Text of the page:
Povzetek: The prioritization of alien species according to the magnitude of their environmental impacts has become increasingly important for the management of invasive alien species. In this study, we applied the Environmental Impact Classification of Alien Taxa (EICAT) to classify alien taxa from three different taxonomic groups to facilitate the prioritisation of management actions for the threatened riparian forests of the Mura-Drava-Danube Biosphere Reserve, South East Europe. With local experts we collated a list of 198 alien species (115 plants, 45 insects, and 38 fungi) with populations reported in southeast European forest ecosystems and included them in the EICAT. We found impact reports for 114 species. Eleven of these species caused local extinctions of a native species, 35 led to a population decrease, 51 to a reduction in performance in at least one native species and for 17 alien species no effects on individual fitness of native species were detected. Fungi had significantly highest impact and were more likely to have information on their impacts reported. Competition and parasitism were the most important impact mechanisms of alien species. This study is, to our knowledge, the first application of EICAT to all known alien species of several taxonomic groups in a protected area. The impact rankings enabled to identify taxa that generally cause high impacts and to prioritize species for the management in protected areas according to their impact magnitudes. By following a standardized impact protocol, we identified several alien species causing high impacts that do not appear on any expert-based risk list, which are relevant for policymakers. Thus, we recommend that alien species be systematically screened to identify knowledge gaps and prioritize their management with respect to spatio-temporal trends in impact magnitudes.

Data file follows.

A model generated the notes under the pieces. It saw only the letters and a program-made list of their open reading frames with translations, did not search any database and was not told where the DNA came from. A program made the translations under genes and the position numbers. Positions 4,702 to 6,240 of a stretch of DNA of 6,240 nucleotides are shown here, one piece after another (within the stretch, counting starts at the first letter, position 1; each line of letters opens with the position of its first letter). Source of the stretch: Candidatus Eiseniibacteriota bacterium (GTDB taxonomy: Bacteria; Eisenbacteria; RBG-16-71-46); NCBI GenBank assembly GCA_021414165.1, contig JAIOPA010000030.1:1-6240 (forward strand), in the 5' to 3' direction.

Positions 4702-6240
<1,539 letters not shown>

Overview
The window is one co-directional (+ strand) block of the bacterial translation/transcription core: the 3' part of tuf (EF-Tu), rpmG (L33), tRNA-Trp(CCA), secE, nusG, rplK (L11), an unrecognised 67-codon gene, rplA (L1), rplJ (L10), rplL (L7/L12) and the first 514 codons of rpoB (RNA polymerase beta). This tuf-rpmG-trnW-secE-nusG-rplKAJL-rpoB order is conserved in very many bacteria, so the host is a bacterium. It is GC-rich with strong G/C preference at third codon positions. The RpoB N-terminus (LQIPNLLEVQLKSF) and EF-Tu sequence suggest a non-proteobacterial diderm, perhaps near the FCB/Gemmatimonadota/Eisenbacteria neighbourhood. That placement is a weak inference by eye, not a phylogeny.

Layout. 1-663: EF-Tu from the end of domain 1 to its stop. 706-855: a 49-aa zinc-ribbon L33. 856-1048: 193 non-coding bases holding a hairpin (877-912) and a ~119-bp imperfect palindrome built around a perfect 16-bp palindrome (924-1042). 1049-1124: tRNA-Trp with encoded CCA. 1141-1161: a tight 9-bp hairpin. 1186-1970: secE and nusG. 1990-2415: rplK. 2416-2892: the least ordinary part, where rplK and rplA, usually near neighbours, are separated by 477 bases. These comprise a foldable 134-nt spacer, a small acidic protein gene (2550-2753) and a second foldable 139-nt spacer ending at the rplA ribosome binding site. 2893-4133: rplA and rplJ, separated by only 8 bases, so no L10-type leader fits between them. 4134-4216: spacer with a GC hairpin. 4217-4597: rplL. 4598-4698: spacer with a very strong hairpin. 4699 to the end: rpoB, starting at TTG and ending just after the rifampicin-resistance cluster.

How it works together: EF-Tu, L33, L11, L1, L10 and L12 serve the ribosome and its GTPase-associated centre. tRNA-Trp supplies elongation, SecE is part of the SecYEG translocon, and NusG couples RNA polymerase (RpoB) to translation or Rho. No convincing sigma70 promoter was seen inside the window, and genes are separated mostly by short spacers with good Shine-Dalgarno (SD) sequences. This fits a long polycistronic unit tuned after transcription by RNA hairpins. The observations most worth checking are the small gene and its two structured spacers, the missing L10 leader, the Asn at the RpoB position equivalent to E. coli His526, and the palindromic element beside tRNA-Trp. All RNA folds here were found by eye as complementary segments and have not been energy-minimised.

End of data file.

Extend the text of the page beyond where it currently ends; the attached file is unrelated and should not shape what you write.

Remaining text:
Ključne besede: alien species, biological invasions, EICAT, invasive species management, protected areas, species prioritization
DiRROS - Objavljeno: 29.10.2021; Ogledov: 260; Prenosov: 176
.pdf Celotno besedilo (1,13 MB)

3.
Species interactions : next-level citizen science
Quentin Groom, Nadja Pernat, Tim Adriaens, Maarten De Groot, Sven D. Jelaska, Diana Marčiulyniene, Angeliki F. Martinou, Jiří Skuhrovec, Elena Tricarico, Ernst C. Wit, Helen E. Roy, 2021

Povzetek: We envisage a future research environment where digital data on species interactions are easily accessible and comprehensively cover all species, life stages and habitats. To achieve this goal, we need data from many sources, including the largely untapped potential of citizen science for mobilising and utilising existing information on species interactions. Traditionally volunteers contributing information on the occurrence of species have focused on single-species observations from within one target taxon. We make recommendations on how to improve the gathering of species interaction data through citizen science, which data should be collected and how it can be motivated. These recommendations include providing feedback in the form of network visualisations, leveraging a wide variety of other data sources and eliciting an emotional connection to the species in question. There are many uses for these data, but in the context of biological invasions, information on species interactions will increase understanding of the effects of invasive alien species on recipient communities and ecosystems. We believe that the inclusion of ecological networks as a concept within citizen science, not only for initiatives focussed on biological invasions but also across other ecological themes, will not only enrich scientific knowledge on species interactions but also deepen the experience and enjoyment of citizens themselves.
Ključne besede: alien species, biological invasions, citizen science
DiRROS - Objavljeno: 29.10.2021; Ogledov: 309; Prenosov: 163
.pdf Celotno besedilo (1,03 MB)